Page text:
Talking about the powers of the Election Commission, the Supreme Court reminded TN Seshan, former Chief Election Commissioner of the country. During the arguments on a matter on Tuesday, the Supreme Court said that there have been many Chief Election Commissioners in the country, but TN Seshan is only occasionally. We do not want anyone to suppress him.
The Supreme Court on Tuesday said that the Constitution has vested enormous powers on the “delicate shoulders” of the Chief Election Commissioner and two Election Commissioners and wanted a person of strong character like the late TN Seshan to become the country’s Chief Election Commissioner.
Tell that T.N. Seshan was a 1955 batch Indian Administrative Service (IAS) officer from the Tamil Nadu cadre. T.N. Seshan served as the 18th Cabinet Secretary of India from 27 March 1989 to 23 December 1989. He became the Chief Minister of India from 12 December 1990 to 11 December 1996 and remained in this position till 11 December 1996.
TN Seshan’s bullying towards constitutional obligations as Chief Election Commissioner gave a new identity to the Election Commission. Meanwhile, assembly elections were held in Bihar. His strictness as CEC became an example. Seshan started election reforms from Bihar. Then Bihar was infamous for booth capturing. Seshan got central forces deployed in the elections and managed to prevent booth capturing and violence.
Mention of TN Seshan’s work in Supreme Court
On Tuesday, a hearing was held in the Supreme Court on the autonomy of the Election Commission in a bench of 5 judges. During the hearing presided over by Justice KM Joseph, he said that the court is trying to create a system that ‘best man; To be elected as the Chief Election Commissioner.
Heavy powers on the delicate shoulders of the Election Commission
A bench of Justices Ajay Rastogi, Aniruddha Bose, Hrishikesh Rai and CT Ravikumar said that ‘there have been many CECs in the country and TN Seshan happens only occasionally. We do not want anyone to try to suppress it. The constitution has given huge powers on the delicate shoulders of these three people (2 election commissioners, 1 chief election commissioner). We have to find the best person for the position of CEC. The question is how do we choose and appoint that best person.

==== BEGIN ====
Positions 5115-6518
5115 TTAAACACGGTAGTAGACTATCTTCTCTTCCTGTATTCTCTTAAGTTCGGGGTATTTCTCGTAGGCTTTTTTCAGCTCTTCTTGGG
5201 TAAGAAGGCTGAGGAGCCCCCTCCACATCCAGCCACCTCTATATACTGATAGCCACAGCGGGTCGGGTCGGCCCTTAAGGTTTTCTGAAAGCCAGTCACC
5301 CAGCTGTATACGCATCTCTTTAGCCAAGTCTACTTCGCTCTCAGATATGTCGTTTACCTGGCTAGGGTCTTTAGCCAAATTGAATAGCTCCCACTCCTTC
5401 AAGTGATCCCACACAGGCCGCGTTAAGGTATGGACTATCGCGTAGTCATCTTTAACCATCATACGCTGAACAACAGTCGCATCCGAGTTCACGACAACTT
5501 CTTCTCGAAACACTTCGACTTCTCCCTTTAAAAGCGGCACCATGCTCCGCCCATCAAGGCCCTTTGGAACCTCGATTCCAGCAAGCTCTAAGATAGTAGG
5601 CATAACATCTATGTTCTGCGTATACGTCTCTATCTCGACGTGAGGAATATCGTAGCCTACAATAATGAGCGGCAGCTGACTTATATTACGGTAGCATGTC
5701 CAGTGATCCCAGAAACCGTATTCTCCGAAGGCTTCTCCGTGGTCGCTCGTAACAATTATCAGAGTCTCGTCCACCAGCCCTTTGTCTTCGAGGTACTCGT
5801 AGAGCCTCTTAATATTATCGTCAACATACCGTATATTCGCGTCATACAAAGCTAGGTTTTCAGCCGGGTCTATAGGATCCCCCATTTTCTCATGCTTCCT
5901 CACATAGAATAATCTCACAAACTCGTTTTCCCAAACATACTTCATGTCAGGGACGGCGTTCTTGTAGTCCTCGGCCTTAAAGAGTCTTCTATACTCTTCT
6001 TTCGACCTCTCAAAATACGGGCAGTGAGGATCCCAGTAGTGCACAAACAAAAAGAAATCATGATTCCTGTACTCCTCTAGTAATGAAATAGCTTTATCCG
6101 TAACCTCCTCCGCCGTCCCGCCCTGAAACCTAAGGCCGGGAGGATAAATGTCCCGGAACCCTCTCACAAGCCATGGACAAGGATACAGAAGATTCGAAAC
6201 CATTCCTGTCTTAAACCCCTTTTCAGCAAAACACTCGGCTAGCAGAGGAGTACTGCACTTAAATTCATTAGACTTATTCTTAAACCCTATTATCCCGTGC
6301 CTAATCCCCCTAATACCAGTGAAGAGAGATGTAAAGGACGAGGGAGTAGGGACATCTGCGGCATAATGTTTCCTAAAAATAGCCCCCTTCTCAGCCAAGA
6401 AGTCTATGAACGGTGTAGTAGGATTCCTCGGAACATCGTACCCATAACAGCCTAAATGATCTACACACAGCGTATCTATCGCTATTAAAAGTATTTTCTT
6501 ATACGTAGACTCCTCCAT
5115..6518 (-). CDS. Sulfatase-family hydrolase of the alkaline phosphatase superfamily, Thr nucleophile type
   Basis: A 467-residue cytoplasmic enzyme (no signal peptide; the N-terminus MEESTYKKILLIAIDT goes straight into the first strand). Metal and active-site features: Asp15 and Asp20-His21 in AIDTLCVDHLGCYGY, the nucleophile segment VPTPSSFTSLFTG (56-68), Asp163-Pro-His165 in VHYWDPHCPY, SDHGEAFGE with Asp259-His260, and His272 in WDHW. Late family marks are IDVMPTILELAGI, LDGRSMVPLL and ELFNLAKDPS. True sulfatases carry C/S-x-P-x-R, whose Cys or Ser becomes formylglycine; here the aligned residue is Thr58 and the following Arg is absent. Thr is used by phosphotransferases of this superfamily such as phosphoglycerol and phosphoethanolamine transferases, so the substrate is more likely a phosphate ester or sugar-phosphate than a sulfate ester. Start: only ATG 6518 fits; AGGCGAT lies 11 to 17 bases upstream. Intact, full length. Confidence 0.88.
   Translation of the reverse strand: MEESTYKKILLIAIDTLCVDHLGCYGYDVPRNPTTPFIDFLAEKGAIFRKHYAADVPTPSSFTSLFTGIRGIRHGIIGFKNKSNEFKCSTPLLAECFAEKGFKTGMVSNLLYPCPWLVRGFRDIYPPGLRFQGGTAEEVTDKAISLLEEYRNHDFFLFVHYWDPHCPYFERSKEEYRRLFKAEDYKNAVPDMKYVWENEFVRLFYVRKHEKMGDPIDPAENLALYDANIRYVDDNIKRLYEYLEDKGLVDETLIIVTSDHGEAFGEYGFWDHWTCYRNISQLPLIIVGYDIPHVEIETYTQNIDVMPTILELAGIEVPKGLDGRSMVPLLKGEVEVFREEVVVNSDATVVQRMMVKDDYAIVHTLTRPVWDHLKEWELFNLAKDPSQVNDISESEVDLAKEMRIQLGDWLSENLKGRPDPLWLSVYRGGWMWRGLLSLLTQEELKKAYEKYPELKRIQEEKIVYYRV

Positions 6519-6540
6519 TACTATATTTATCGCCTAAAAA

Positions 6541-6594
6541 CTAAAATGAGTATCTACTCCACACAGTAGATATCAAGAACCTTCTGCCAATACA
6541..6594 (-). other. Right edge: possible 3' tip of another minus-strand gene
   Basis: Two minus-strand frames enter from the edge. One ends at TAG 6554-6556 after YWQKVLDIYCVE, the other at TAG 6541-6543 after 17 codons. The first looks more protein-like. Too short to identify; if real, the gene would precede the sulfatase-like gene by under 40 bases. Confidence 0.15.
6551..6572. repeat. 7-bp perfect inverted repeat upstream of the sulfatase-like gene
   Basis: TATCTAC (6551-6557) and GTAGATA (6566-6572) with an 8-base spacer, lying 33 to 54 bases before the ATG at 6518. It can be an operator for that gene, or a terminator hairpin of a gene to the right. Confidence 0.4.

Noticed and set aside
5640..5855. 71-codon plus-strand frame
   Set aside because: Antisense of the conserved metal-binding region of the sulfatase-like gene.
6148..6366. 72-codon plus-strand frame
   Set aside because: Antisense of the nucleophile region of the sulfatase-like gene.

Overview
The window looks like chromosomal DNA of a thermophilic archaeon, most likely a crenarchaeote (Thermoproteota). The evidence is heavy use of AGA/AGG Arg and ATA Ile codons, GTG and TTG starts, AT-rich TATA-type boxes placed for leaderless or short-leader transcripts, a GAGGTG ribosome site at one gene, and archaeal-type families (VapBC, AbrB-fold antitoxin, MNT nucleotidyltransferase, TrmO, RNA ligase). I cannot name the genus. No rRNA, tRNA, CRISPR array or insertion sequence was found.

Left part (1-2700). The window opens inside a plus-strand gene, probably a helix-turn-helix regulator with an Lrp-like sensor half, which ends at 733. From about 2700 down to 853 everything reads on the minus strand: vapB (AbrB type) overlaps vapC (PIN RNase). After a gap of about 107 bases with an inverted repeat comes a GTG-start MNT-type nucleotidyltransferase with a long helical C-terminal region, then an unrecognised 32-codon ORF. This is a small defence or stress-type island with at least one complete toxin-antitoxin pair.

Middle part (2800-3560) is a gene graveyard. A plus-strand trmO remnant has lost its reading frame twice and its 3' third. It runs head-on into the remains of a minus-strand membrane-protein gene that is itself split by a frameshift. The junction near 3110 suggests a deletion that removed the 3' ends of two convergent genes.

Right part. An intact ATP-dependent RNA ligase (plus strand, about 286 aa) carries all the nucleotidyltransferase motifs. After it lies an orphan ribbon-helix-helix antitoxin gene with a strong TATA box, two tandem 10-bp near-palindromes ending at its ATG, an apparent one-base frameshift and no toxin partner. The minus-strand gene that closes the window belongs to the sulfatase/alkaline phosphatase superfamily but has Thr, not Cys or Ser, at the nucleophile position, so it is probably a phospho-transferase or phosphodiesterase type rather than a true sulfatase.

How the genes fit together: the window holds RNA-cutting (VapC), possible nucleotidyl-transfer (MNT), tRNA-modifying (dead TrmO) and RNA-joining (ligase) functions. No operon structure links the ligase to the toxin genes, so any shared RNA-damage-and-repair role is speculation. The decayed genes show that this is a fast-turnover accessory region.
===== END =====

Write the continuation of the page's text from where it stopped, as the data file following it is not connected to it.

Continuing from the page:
The court told Attorney General R Venkataramani, appearing for the Centre, that the important thing is that we adopt a good process so that apart from a competent person, only a person of strong character can be appointed as CEC.
no objection to the appointment of the best person
Venkataramani said there is no objection to appointing the best person, but the question is how it can be done.
The Supreme Court bench said that since 1990, voices are being raised on the appointment of the main election. Once senior BJP leader LK Advani had written a letter advocating a collegium-like system for the appointment of election commissioners.
Let us tell you that on October 23, 2018, the apex court had sent a public interest litigation seeking a collegium-like system for the selection of the CEC and EC to a five-judge constitution bench for an official decision.
Opposition to collegium system for appointment of CEC
On 17 November, the Center strongly opposed petitions seeking a collegium-like system for selection of the CEC and EC, saying any such attempt amounted to an amendment to the Constitution.
Let us inform that since 2004, no Chief Election Commissioner has been able to complete his 6-year term. The court underlined this point in its remarks. The court said, “Since 2004, no CEC has completed a six-year term and there were six CECs during the 10-year rule of the UPA government and eight CECs in the eight years of the NDA government.”
On the appointment of CEC, the court said that it cannot say that it is helpless and cannot do anything and there should be a system which is different from the present structure of appointment of EC and CEC.